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Using Opposing Forces to Advance Wearables

Contact Author Rachel Grabenhofer
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A recent paper published in Advanced Functional Materials describes a next-gen electronic skin that can detect stimuli with new levels of sensitivity. According to the authors, the substrate registers normal as well as tangential forces, and the difference in these signals is essential to wearable electronics.

Key to this development is a flexible, stretchable and highly sensitive tactile sensor. The skin itself comprises a hybrid 3D structure of two layers of carbon nanotubes and graphene oxide anchored on a thin, porous polydimethylsiloxane layer. Its production is described further in the paper.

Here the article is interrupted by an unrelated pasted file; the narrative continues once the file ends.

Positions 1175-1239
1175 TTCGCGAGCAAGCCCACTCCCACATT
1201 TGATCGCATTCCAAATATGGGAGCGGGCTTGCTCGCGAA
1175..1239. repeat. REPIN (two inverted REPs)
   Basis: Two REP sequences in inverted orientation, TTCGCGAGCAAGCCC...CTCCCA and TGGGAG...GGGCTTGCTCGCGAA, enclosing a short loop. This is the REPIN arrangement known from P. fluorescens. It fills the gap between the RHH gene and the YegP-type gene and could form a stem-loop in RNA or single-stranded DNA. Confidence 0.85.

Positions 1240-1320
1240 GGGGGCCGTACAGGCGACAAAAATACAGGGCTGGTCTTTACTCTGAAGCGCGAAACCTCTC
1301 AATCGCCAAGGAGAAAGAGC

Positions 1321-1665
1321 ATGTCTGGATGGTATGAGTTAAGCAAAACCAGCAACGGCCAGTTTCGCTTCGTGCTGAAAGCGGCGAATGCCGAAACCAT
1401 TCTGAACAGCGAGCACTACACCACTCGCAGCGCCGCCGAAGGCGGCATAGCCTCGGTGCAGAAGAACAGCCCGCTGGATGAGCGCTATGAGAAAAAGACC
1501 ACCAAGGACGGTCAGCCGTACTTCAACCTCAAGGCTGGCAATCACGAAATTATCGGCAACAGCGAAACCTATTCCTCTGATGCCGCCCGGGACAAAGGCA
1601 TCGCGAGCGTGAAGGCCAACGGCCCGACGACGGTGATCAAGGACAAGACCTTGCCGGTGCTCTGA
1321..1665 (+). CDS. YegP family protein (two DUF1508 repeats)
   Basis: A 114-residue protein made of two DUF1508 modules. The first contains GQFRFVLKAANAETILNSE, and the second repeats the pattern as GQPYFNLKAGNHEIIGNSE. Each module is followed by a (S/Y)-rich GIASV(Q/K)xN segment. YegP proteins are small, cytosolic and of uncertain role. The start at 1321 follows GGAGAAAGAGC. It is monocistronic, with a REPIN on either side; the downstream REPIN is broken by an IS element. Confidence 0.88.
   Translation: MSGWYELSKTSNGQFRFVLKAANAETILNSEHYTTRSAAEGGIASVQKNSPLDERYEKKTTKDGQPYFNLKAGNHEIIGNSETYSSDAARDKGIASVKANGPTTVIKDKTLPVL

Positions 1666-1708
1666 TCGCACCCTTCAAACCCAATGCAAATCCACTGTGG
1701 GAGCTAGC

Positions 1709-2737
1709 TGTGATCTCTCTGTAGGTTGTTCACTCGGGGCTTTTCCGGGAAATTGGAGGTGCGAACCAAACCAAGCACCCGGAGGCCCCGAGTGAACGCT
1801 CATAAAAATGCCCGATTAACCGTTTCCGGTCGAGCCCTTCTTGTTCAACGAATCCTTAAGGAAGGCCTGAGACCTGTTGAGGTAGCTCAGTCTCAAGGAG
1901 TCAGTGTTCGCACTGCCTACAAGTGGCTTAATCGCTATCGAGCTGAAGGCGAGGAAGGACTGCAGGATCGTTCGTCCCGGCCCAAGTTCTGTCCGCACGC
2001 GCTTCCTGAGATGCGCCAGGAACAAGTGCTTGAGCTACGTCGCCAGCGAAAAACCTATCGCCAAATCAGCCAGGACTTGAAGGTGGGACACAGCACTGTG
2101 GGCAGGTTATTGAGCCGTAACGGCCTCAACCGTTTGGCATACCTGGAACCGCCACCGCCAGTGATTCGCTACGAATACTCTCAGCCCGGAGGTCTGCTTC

The resulting material can detect not only an individual’s pulse and discriminate between surface roughness, but also sense the slight touch of a feather. It can even monitor the human breath in real-time.

Quite how the cosmetics industry might employ such a substrate remains to be seen. Perhaps integrated with treatment regimens? Or in sensory or clinical testing? In any case, the heightened sensitivity it affords heightens the possibilities.

 

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